This post is inspired by Celia (of Fig Jam and Lime Cordial) who does a monthly feature called ‘In My Kitchen’.
Join the fun! Click on the link to visit Celia’s blog: Fig Jam and Lime Cordial
Proudly ‘Made in Nigeria’. Like my 5-year old son who was ‘Made in Nigeria, Born in Holland’!
You might have heard that ‘Made in Nigeria’ stuff is no good.
I am guilty of thinking it many a time myself.
You might have heard that ‘Made in Nigeria’ speaks to questionable quality. You might not be wrong on some levels, in describing certain things.
Will Nigerian cars beat those from Japan? Maybe someday but not just yet.
Will Nigerian fruit, and vegetables, meat and poultry reign supreme. Oh yes they will. They will be tastier and fresher, less ‘modified’ and more wholesome than most of the produce from worlds afar.
Made in Nigeria is a phrase recognizable to Nigerians. Ask any Nigerian you know what ‘Made in Nigeria’ means to them. It is a statement, an expression of some standard, some level of quality. Sometimes good, sometimes bad, and many, many times….middle of the road.
A statement with many meanings. One I’m determined to mean good.
It’s a good thing when one’s talking about some food produce, take poultry for instance – chickens, turkeys, eggs, gizzards. When I go to a meat shop and they say, these chickens are from Ibadan (a city in the west of Nigeria) or Lagos, or Port-Harcourt, my heart eases. I know I will get fresh looking, tasty chickens. Not from a carton, imported from who knows where, frozen for one knows how many months and years, sickly looking and tasting the same. Here ‘Made in Nigeria’ is a good thing.
When I go to buy pasta, ‘Made in Nigeria’ is something mixed for me. I see brands, Italian brands that I know and trust….for they are the inventors of the pasta that fill our bellies. It isn’t often I reach for Golden Penny, or Dangote, Nigerian brands. More often than not, my nanny, B is the one who buys them. I’m too ashamed to say to her ‘Don’t buy the made-in-Nigeria brands’. It is a conscious thought. I am conscious of thinking it. But I can’t mouth it. I can’t, don’t want to label the produce on the shelves that sport ‘Made-in-Nigeria’ as bad.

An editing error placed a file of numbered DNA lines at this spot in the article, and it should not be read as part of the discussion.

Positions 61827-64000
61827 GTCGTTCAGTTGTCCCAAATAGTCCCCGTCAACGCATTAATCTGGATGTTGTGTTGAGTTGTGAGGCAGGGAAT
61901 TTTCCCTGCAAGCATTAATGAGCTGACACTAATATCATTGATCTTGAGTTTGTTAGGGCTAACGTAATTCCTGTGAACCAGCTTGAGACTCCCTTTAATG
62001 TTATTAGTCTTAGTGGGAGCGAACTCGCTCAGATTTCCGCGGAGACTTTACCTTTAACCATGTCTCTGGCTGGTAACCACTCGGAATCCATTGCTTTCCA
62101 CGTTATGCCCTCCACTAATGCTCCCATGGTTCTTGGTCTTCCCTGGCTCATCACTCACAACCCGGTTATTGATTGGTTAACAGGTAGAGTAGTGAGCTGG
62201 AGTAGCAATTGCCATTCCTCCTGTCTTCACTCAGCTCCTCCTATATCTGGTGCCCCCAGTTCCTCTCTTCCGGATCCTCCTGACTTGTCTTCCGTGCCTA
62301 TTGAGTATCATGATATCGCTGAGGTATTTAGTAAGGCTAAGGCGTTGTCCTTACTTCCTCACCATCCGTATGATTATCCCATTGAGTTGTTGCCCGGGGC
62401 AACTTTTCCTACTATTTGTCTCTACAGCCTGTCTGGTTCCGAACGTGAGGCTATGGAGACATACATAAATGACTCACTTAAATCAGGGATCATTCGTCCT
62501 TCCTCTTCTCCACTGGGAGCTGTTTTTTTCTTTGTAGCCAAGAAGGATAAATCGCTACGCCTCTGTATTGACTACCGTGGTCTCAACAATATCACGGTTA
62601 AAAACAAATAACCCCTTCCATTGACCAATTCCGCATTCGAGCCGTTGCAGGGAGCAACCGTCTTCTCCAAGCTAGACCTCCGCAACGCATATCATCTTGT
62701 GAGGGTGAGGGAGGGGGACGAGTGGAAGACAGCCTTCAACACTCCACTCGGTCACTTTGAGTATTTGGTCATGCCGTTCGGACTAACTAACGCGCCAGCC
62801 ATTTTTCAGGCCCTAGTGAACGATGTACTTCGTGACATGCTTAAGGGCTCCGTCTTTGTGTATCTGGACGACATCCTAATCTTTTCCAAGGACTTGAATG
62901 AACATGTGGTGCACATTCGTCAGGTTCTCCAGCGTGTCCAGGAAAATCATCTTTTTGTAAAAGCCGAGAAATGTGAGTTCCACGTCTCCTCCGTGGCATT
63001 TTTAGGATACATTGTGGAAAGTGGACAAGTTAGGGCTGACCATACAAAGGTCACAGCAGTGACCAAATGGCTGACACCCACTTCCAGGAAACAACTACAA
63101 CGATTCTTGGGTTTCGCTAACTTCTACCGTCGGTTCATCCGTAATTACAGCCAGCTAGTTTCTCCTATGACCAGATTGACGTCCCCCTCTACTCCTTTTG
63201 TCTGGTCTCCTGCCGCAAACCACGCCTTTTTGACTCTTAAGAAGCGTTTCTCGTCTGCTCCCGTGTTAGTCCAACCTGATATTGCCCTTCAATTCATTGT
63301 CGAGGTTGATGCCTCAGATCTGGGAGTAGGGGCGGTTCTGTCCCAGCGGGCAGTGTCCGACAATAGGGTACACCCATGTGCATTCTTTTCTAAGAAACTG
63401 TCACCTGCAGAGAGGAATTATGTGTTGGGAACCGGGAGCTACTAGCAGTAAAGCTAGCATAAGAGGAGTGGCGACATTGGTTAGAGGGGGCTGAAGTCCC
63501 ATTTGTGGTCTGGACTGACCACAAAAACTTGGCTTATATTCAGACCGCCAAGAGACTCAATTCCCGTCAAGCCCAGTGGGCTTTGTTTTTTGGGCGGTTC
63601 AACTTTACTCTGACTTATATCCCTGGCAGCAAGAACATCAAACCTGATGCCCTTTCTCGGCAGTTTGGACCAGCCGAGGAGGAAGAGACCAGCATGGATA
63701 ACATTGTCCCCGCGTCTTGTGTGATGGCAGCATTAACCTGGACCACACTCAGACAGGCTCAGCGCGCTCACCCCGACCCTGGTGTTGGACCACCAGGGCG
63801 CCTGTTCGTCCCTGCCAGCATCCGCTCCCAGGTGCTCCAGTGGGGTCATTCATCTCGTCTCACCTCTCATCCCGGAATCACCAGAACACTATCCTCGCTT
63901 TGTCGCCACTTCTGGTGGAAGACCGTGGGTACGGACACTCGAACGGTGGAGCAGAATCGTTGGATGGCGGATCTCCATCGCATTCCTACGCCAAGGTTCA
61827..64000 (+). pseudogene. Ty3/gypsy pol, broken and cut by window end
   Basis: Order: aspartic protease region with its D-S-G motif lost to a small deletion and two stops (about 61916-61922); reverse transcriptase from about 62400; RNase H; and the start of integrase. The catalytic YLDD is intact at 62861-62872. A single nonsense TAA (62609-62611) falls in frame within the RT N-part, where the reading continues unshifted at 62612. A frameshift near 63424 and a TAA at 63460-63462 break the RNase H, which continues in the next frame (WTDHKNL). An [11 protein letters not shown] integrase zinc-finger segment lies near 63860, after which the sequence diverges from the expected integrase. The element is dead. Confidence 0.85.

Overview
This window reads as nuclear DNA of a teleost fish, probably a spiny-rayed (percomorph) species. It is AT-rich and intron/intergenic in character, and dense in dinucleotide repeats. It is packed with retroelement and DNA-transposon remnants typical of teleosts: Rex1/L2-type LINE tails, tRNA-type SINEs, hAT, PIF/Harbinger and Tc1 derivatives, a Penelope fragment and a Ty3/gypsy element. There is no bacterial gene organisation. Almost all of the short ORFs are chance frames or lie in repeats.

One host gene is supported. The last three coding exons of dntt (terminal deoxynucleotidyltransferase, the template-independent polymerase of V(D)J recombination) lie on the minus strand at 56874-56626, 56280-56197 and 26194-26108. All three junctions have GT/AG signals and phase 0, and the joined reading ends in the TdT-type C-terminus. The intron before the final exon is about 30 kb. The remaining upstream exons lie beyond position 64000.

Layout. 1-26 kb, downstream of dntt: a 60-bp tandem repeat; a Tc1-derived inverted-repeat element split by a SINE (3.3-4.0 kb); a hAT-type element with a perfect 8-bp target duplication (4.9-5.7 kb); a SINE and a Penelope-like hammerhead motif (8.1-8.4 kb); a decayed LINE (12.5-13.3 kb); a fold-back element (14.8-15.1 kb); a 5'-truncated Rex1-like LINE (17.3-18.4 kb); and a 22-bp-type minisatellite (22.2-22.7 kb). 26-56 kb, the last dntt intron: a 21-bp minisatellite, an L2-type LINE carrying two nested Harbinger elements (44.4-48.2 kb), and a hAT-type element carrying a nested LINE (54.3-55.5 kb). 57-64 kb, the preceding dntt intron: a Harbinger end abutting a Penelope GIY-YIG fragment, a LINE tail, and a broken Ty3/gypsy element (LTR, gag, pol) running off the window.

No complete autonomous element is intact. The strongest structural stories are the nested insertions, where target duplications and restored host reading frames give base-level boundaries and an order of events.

But there are many, many more things that I delight in. Some great, great produce and products that are 100% ‘Made in Nigeria’. Chocolate. Yogurt. Pitanga Cherries. The most gorgeous lemons ever. And herbs from my garden.
I was envious of Ghanaians in December because they have great-tasting, locally produced chocolate. Till I discovered Imit’s milk chocolate. Many decades ago, Nigeria had a strong agricultural sector where cocoa, peanuts (groundnuts, as they are called in Nigeria) and rubber were strong export commodities. All that changed with the growth of the oil & gas sector.
So it is with great joy that I discovered Imit’s ‘Carnival ‘ milk chocolate. My son proclaims it ‘the best chocolate in the whole world, ever’. This is real chocolate. Yes, it is milk chocolate but you taste the essence of the cocoa bean. It is smooth and choc full of flavor. The product I buy comes in 500g slabs, about a centimeter thick, with a small diamond pattern on the top. Wrapped in foil and bagged in plastic, there are two 500g packs in a brown and white box, with the words ‘Carnival’ emblazoned in red.
This is the chocolate that features in our Sunday Brunch fondue. With pancakes. Fruit. That features in my chocolate dump it all cakes, and I taste the difference when I use Imit and when I use other brands, foreign ones included!
Contact detailsImit Nigeria Limited Block BB2 Small Scale Industrial Estate Fatai Atere Way, Matori Lagos State Email: email@example.com; firstname.lastname@example.org website: www.imitng.com
Farm Fresh Yogurt
Farm Fresh yogurt from Jos, (where our strawberries come from) is the best yogurt ever. Its what makes my pineapple fruit bowls. Its what fills my son’s thermos. It’s the stuff I make my own yogurt from. It goes into my breads, pancakes, waffles. I’ve hung it to make a thickened yogurt for Louisa’s cake.
They are various flavours – plain (sweetened and unsweetened), strawberry, pineapple and of course vanilla. The yogurt comes in bottles of various sizes and also in cups. My favourite is a natural, stirred yogurt produced by Integrated Dairy Farm.
Swiss-style or stirred yogurt is often slightly thinner than Balkan-style or set yogurt and can be eaten as-is, in cold beverages or incorporated into desserts. The warm cultured milk mixture is incubated in a large vat, cooled and then stirred for a creamy texture, often with fruit or other flavourings added.
Contact detailsIntegrated Dairies Limited No 1 Friesland Road P. O. Box 97 Vom – Jos, Plateau State Email: email@example.com
In my kitchen are the most fragrant lemons ever. I stopped to buy them on a Friday evening, when all I wanted to do was go home and rest. I picked up 3, but had the good sense to give one a sniff. When I did, I was transported to citrus heaven. From which I descended back to earth and bought up the lady’s entire stash. At only 100 naira (60 US cents) for 3 lemons, it was a steal!
I’ve made lemonade. That’s what the lemons reminded me off. I’ve saved all the used up skins and piths in a ziploc – I’m going to make some sugar, that I’ll freeze and add to sorbets and ice-creams, cakes and bakes. I am going to preserve pleasure of these lemons for months to come.